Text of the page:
In the spirit of the season, I thought I’d do my own Mid-Term Review and not keep it secret.
Back on the 14th November 2012, I wrote a piece for LDV on how Shinzo Abe, the clear favourite to become Japan’s next PM, was telling the Bank of Japan to deliver 3% growth in the money measure of GDP (NGDP) on pain of having its independence withdrawn. NGDP in Japan had been virtually static for twenty years – a sort of Great Stagnoflation.
How’s Mr Abe doing just eight weeks on? Well, he’s Prime Minister, he’s told the Bank of Japan to boost NGDP by 3% and the Nikkei 225 has risen 20%, when the FTSE has risen 6%.
My campaign to get the Liberal Democrats to embrace NGDP level targeting has not had an easy ride here on LDV. More helpfully, the new Governor of the Bank of England, Mark Carney, gave a hint that he might advocate its adoption when he takes up his post in June – giving the policy a huge dose of creditability. But the big news today, as reported by the ever reliable Britmouse, is that the Old Lady of Threadneedle Street may well have become a secret admirer of an ambitious NGDP target herself.
As Britmouse reports, the 2012 Quarter 3 figures for NGDP growth are out. And they are no less than sensational.
At an annualised rate, NGDP is up 7%. Yes, aggregate demand has risen by 1.75% in three months. Now, my long standing critics will be saying, ‘That’ll all be inflation!’ Well it isn’t. In fact it looks as if fully 1% is real growth and only 0.75% is inflation. All those doom-and-gloom nay-sayers and zombie watchers who said recovery by monetary stimulus would be held back by the supply side (Vince Cable has been busy fixing that), that any boost in demand would just increase inflation and that getting the deficit down was the priority were wrong.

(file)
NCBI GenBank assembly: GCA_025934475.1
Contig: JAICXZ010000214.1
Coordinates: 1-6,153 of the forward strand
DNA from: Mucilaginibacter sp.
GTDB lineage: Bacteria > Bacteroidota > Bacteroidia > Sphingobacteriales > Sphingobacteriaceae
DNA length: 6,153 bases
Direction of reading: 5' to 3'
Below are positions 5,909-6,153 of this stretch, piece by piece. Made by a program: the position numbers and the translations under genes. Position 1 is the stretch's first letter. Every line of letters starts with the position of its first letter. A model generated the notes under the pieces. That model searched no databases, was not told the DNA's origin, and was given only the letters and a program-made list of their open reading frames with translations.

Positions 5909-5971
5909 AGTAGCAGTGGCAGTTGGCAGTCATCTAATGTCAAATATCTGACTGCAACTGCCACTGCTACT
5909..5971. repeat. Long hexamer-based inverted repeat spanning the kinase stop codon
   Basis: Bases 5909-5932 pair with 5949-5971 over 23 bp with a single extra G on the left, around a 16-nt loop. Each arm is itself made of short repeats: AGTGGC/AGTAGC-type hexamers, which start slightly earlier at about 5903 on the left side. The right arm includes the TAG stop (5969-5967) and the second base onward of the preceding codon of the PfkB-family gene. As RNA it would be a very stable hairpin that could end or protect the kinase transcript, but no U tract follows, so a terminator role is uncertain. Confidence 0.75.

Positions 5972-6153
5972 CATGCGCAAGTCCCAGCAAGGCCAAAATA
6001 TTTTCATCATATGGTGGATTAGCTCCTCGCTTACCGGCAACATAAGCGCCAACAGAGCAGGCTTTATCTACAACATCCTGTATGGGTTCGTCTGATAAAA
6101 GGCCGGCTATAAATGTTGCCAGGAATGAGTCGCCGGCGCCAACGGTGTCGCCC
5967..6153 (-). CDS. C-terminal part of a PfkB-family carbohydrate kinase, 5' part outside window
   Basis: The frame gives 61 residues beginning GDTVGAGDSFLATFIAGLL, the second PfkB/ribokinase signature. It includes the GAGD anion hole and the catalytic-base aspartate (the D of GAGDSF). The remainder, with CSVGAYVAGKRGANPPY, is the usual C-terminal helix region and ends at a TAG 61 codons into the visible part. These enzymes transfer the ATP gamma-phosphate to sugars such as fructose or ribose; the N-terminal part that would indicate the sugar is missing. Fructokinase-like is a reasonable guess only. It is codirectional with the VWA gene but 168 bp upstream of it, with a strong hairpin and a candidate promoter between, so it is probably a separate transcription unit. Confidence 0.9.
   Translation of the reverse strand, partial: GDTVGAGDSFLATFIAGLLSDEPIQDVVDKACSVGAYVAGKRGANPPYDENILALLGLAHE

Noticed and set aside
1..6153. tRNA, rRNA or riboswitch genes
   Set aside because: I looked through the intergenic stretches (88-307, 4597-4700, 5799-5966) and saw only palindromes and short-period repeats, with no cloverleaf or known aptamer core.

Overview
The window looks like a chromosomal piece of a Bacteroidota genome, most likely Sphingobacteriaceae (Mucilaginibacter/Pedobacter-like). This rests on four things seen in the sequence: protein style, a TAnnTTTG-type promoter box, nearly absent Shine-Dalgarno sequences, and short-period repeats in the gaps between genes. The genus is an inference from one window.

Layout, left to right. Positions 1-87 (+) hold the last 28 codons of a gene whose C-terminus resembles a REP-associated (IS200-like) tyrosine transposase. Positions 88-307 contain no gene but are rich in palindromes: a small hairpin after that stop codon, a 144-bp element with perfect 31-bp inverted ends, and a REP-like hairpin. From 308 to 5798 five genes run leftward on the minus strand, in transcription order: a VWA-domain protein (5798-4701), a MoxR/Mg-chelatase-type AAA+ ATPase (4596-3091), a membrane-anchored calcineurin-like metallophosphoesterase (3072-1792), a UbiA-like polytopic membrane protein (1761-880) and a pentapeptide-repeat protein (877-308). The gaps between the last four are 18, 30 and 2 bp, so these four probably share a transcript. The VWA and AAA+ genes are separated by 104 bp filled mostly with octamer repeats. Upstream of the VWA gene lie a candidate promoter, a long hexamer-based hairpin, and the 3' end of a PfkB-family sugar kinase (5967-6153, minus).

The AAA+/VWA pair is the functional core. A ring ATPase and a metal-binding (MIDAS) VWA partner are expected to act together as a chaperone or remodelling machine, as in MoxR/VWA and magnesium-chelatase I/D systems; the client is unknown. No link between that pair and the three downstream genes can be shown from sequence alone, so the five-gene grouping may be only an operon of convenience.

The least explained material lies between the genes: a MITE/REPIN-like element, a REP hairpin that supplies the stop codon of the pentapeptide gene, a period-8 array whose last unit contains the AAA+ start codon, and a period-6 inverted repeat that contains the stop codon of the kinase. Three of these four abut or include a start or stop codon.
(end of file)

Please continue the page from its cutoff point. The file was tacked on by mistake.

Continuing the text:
The UK does have the capacity to grow strongly this year and for a second year at 4% real if we continue to target NGDP growth of 7%, providing the inflation hawks at the Bank and in the media don’t pull on the handbrake at this first sign of recovery. The performance of the economy in 2012Q3 also suggests that the greater component of the deficit is cyclical and will be eliminated by recovery.
Of course, it also means that the Office for Budget Irresponsibility got it wrong last month on the output gap just as I predicted it would back in October when I warned ‘Mind that Gap!’. Underestimating the output gap, the OBP has exaggerated the size of the structural deficit. By accepting that estimate without reference to the growth figures, the Quad earmarked an extra £65 billion of cuts over the next five years to make good the difference.
I predict that a future review will prove those cuts were unnecessary and unhelpful to recovery.
2013 – Bring it On.
BREAKING NEWS: Overnight Mr Abe has launched a 10.3 trillion yen (£72 billion) stimulus package set to create 600,000 jobs and to boost the economy by 2%. The package will include infrastructure spending and incentives for firms to boost investment. The Nikkei has risen a further 1.4% on the news.
* Bill le Breton is a former Chair and President of ALDC and a member of the 1997 and 2001 General Election teams